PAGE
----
Only seven women signed up for the zip-lining and cave-tubing tour in Belize, and they were half my age. With a life-long fear of heights, I forced myself to be Gutsy, and play Tarzan for a day.
Our adventure started the minute we boarded a retired American school bus and bounced all the way to Jaguar Paw Jungle Reserve, a tribal style resort located on 215 acres of jungle reserve in the heart of Belize. The Caves Branch River meandered through the jungle with several miles of underground caves where the Mayans once lived and worshiped.
Two young Belizean men led us on a steep path to our starting point in the heart of the jungle’s lush, tropical canopy. After a brief lecture on the equipment we’d be using, I told Louis I was scared of heights. “You’ll be safe,” he said. “We have two steel cables on each of the eight rides so you’re doubly protected.” We each wore a metal helmet which I assumed was to protect our head in case we crashed into a tree trunk.
I started working out when these young girls were still in diapers, and my years of weight training finally paid off. My arms lifted me with ease, and Louis snapped my belt to the cable. We each stepped into a harness which Louis tightened firmly against our waist and hips. He then fastened the harness clasps to the steel cables and a safety leash secured us to a massive tree trunk at each of the eight landing stations. We looked like seven monkeys tied to a tree trunk, forty feet up in the jungle canopy.
Our first platform was knee-shaking high. “So who’s ready to go first?” Louis asked.
A short skinny girl raised her hand. “I will.”
Louis gave a brief lecture, then instructed the girl to put on her heavy-duty industrial type gloves.
“Put your left hand around all the ropes. Your right hand slides behind you on the bottom cable. The right glove is reinforced with a thick leather pad, so you don’t rub a hole through it and end up with a bloody hand. Use your right hand for braking. If you need to break, you’ll pull down on the cable with that hand.”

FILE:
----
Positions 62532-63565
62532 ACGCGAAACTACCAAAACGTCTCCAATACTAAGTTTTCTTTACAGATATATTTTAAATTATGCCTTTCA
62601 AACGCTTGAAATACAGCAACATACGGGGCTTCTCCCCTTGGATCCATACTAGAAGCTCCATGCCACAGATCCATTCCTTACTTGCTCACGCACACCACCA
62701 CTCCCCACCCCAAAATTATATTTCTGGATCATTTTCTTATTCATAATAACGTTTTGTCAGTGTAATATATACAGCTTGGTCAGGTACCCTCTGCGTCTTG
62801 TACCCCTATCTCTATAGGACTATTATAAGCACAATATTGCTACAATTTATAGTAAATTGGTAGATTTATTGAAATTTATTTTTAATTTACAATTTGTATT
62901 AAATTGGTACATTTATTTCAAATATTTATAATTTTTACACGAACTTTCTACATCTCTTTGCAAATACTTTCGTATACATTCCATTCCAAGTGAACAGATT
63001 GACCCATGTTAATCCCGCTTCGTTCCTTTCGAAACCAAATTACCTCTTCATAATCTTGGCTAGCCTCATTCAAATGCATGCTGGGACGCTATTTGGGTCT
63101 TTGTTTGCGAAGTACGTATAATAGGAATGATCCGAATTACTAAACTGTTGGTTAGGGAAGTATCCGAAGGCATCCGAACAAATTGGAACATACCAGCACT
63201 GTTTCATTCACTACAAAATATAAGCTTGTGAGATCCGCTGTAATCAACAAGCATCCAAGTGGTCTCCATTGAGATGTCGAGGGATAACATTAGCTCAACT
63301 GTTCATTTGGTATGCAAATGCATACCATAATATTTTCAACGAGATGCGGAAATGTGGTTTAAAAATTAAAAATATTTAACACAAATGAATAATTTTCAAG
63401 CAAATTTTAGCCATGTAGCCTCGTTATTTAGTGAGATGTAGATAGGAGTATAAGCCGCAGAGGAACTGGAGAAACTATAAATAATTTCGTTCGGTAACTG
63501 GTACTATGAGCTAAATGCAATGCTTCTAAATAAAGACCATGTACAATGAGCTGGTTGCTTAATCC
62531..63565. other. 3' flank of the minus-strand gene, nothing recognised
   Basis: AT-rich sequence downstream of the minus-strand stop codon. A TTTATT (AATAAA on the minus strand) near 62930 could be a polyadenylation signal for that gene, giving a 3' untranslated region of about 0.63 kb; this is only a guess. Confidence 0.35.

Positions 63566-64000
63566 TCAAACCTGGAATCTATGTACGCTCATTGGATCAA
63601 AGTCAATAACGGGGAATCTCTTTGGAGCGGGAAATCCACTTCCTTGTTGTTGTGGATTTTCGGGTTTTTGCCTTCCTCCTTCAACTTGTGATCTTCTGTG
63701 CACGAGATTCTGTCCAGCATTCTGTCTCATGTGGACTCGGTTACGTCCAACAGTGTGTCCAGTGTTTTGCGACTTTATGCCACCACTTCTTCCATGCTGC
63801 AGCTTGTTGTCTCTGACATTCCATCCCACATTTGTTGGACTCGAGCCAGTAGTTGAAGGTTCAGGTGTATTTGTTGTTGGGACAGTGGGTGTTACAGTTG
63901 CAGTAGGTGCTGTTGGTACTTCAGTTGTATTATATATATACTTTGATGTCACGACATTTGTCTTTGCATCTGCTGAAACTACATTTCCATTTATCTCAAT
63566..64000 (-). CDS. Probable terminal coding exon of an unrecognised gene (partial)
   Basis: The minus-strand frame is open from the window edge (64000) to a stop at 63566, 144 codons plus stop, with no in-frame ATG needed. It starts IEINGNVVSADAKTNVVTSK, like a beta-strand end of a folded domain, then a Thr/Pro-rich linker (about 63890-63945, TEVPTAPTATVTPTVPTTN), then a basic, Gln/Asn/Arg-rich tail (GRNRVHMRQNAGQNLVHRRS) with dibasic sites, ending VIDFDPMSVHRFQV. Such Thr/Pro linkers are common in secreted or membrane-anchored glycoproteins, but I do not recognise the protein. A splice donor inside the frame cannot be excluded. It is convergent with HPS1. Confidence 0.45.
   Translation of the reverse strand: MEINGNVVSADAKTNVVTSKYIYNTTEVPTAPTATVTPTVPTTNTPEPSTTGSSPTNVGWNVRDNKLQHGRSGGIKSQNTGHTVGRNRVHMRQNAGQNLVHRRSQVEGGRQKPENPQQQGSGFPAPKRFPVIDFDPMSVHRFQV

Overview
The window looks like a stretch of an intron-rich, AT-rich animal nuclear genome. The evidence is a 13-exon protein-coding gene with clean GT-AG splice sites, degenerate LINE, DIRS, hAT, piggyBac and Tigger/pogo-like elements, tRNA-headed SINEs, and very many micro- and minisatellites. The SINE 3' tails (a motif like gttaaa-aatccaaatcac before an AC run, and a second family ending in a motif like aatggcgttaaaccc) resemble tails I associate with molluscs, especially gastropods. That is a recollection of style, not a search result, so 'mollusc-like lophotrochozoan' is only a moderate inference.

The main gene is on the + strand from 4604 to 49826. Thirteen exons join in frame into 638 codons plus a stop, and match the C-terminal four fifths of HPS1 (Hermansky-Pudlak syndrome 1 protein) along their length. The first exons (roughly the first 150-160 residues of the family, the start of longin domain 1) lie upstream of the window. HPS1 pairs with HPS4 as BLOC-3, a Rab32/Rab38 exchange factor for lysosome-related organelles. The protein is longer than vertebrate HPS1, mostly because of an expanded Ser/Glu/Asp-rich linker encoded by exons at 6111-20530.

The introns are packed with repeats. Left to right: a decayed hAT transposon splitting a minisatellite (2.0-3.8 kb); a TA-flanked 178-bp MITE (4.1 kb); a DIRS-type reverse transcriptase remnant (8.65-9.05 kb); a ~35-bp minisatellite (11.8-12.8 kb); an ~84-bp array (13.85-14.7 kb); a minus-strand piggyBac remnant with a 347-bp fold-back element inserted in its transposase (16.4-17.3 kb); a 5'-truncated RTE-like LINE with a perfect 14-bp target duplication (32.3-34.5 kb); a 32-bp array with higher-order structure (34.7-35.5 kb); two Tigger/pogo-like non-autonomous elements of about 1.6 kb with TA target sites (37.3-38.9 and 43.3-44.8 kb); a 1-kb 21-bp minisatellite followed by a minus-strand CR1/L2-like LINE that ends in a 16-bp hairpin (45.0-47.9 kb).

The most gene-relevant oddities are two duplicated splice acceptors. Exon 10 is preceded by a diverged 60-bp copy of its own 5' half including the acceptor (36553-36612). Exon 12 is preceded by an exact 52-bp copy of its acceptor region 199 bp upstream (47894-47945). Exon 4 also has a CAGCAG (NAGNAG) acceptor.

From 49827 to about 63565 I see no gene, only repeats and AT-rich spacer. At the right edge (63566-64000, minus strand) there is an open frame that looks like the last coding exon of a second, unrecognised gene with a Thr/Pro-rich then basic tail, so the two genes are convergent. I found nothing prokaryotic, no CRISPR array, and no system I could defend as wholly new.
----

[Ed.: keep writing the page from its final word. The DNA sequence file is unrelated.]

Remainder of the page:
“How do we know if we need to break?” I asked.
“We’ll make this type of motion,” he said, waving his hand up and down.
I hoped we were done with all the instructions as I started getting confused.
“Are you ready? Let’s get started,” Louis said.
Oscar, the other guide, demonstrated our first ride to the second platform, about ninety feet away. He made it look fun and easy.
Our first volunteer started her Tarzanna trip, screaming, as she zipped along, though not as smoothly as Oscar had demonstrated.
I decided to be fourth in line—my favorite number for good luck. I concentrated so hard on technique, that before I knew it, I’d reached the other side. What happened? This was really no big deal. My fear of heights didn’t even enter into the equation as I focused so hard on the task. Thankfully, I’d forgotten to look down. Everyone except poor Tracy, became experts at inter-tree air-borne travel.
The grand finale was getting down from the last platform. No we didn’t have the luxury of a staircase or a ladder, we had to repel. We were instructed to squat, grab the rope on the edge of the platform, hang over and control our descent with a hand lever. A slight pull could send you flying, so the exact contraction on the rope was critical.
All of us struggled with the repelling, but I reminded myself not to look down and that helped. Once again poor Tracy was last. It took Oscar a good ten minutes to prep her. She accidentally released the lever too quickly, which sent her flying at top speed. Her terror stricken shriek ended when Oscar controlled the security lever from above and succeeded in aborting her free fall a third of the way down.
“I can’t believe how much I enjoyed this,” I said to Louis, all proud of my accomplishment. One by one we waited for our security gear to be taken off and headed to the Jaguar Paw Lodge, where we met the less brave who spent the day at the zoo.
After a typical Belizean lunch of chicken, rice and beans, our group of seven women hiked towards the underground river and caves, each one carrying an inner-tube into the jungle. Now we were ready to see some Mayan artifacts.
What one Gutsy thing have you done that you remember?
Remember to come back and vote on January 1st-11th for your favorite December “My Gutsy Story”